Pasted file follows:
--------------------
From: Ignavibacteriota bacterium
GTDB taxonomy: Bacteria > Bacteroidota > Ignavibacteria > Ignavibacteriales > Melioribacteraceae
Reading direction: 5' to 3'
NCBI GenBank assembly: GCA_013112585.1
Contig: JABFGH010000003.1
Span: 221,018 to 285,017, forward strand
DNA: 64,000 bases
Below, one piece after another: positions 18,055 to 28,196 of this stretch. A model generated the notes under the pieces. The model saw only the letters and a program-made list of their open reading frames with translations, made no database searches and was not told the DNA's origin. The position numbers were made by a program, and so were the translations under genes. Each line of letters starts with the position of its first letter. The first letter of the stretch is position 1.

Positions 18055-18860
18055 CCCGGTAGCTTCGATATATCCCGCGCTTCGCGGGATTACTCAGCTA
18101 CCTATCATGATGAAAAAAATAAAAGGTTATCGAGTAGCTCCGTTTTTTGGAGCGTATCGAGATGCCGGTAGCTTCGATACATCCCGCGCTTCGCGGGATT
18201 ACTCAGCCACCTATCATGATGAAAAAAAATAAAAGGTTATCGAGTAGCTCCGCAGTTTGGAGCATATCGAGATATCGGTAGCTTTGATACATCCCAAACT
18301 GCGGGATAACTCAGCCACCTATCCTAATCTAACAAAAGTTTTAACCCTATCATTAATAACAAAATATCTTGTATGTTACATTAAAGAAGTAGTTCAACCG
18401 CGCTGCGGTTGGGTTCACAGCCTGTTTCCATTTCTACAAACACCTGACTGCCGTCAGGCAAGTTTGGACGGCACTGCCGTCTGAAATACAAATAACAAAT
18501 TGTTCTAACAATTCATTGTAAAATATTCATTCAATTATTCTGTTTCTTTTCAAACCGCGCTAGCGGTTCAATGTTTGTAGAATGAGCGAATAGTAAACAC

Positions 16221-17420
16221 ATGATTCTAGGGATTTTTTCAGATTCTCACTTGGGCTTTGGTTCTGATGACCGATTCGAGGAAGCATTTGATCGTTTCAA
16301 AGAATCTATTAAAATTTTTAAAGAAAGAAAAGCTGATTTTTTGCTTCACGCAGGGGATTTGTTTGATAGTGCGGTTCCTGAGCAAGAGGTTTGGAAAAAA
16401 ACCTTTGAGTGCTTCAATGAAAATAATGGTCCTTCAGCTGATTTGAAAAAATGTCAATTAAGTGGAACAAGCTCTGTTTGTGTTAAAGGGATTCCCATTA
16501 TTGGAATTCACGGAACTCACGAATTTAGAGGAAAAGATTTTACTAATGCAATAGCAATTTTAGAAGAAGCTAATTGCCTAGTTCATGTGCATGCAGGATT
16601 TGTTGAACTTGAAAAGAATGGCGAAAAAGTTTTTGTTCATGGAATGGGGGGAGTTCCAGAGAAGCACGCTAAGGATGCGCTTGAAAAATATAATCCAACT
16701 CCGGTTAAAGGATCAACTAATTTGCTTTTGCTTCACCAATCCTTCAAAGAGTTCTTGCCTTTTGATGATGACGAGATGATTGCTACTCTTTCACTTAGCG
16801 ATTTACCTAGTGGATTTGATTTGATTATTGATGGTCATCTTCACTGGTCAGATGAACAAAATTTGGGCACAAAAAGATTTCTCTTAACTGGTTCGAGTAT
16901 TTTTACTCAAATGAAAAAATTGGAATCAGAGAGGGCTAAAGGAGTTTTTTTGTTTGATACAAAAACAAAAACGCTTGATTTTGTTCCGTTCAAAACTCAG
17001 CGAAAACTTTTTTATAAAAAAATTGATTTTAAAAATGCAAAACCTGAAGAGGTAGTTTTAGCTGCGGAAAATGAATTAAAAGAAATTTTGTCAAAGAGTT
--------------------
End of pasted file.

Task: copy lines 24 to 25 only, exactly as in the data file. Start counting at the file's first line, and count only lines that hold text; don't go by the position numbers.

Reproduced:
16901 TTTTACTCAAATGAAAAAATTGGAATCAGAGAGGGCTAAAGGAGTTTTTTTGTTTGATACAAAAACAAAAACGCTTGATTTTGTTCCGTTCAAAACTCAG
17001 CGAAAACTTTTTTATAAAAAAATTGATTTTAAAAATGCAAAACCTGAAGAGGTAGTTTTAGCTGCGGAAAATGAATTAAAAGAAATTTTGTCAAAGAGTT